In the course of my Googling, I found the above spectral purity mask. I don't know where it comes from, but I think it is the kind of graph that would be very useful to us as we evaluate the merits and shortcomings of various frequency synthesizers. Would our DDS or PLL rigs fit in this mask?I think an Si5351 rig WOULD. According to KE5FX's measurements, at a mere 100 Hz from the center frequency, the Si5351 phase noise is already -90 db.
Does anyone have a similar mask showing current standards?
I still don't understand why so many folks believe that the Si570 is a useful part for homebrew rigs, but the Si5351 is not. Look at the numbers:
Si570 Clifton Labs measuring at 30 MHz carrier. At 10kHz from carrier: -109.6 dbc/Hz Silicon Labs web site (carrier freq not specified) At 10 kHz from carrier: -116 dbc/Hz
Si5351 KE5FX measuring at 19.99 MHz. At 10kHz from carrier: -127 dbc/Hz Silicon Labs measuring at 156.2 MHz. At 10 kHz from carrier -112 dbc/Hz.
Can anyone out there explain the technical basis for the belief that the Si570 is a useful part while the Si5351 is not?
It is important to keep things in perspective. ALL of these noise numbers represent VERY small noise levels. Let's keep is simple and assume a 100 watt carrier signal and a phase noise of -100 dbc/Hz. That means the phase noise per hertz would be .00000001 watts. That's watts/hertz. How much "noise power" would that represent in a typical SSB passband? Multiply by 2500 Hz and you get 25 microwatts. That's really low noise levels. Not enough to worry about. And as we've noted, we've happily used rigs with LC VFOs and crystal oscillators for all these years without every once measuring their phase noise.
Alan's video inspired me to do a little work with my Drake 2-B. Nothing major -- I was just making sure that the passband knob is in the right setting. I've complained that the Drake 2-B doesn't sound great on AM. I recently noticed that my BITX40 DIGI-TIA sounds surprisingly good with AM signals -- I just treat them as SSB signals and zero-beat the carrier with my Si5351 VFO. I wanted to try doing the same thing with the 2-B, and then make some comparisons. I only heard a few AM signals this morning, so I will try again later today and will report results here.
We needed an illustration today. I was having trouble finding something suitable. Then the Radio Gods (along with Joe Peltola and the artist N0UJR) provided this.Obviously I can relate to thebreadboard operation. I'm sure Pete can too. As for the mountain topping, that made me think of Colin, M1BUU. And of Wes, W7ZOI.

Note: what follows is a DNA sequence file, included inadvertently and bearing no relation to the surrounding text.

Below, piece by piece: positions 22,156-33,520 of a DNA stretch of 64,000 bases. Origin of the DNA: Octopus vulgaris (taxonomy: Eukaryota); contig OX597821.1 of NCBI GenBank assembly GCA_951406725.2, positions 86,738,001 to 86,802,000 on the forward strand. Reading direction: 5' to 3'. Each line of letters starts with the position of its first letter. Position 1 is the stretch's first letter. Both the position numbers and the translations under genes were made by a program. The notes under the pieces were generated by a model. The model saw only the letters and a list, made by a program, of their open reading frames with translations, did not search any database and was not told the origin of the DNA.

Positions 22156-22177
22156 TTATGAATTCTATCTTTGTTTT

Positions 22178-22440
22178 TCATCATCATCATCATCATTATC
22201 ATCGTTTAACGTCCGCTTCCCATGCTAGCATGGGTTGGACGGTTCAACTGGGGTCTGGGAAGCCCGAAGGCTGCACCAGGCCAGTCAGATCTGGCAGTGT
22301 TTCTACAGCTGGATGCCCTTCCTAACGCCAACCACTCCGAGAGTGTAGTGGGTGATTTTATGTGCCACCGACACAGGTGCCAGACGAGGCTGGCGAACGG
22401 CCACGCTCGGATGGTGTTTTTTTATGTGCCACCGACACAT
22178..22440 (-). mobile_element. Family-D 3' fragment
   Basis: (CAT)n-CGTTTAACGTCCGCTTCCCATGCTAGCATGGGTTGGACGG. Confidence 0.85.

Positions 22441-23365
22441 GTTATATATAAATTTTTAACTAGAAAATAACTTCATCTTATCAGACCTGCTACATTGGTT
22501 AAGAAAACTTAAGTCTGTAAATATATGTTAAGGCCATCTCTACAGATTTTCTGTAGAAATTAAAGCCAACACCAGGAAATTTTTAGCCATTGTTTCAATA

Thanks to Bob Crane, W8SX, for the link to this article. Those of us who are reading "The Martian" will find the mention of RTG power interesting (but hey, let's not try to put any plutonium in our rigs, OK?)
I've been hearing about this book for years, but until I watched this interview, I knew nothing about the author. Thanks Lady Ada. (And thanks to Farhan for the alert.)
As a native New Yorker, I'm pleased to include in the blog yet another reminder that the Big Apple is not all fashion and finance -- a lot of solder has been melted in my home town.
Paul Horowitz has a truly awesome bio. He got his ham license at age eight. QST tells us that lots of little kids do this, but unlike some of the youngsters we see in the magazine I suspect young Paul really mastered the theory. Paul Horowitz has "The Knack." Big time.
PhD from Harvard. Author of "The Art of Electronics." Pioneer in the Search for Extraterrestrial Intelligence. Carl Sagan is believed to have modeled the main character in "Contact" partly on Paul. Check out the wiki page:
In response to popular demand, "SolderSmoke -- Global Adventures in Wireless Electronics" is now available as an e-book for Amazon's Kindle.
Here's the site:
For the print version:
For shipping from a printer in the U.S. (probably better for N. American buyers) Click here: SolderSmoke USA Version
For shipping from a printer in the UK, Spain, or the USA (probably better for UK and other European buyers)
Click here: SolderSmoke EU Version
The two versions are identical, except for a minor difference in the paper used. That's why the prices are a bit different.
Bill's OTHER Book (Warning: Not About Radio)
Click on the image to learn more
W4HBK's QRSS Grabber: The Amazing Pensacola Snapper (Live!)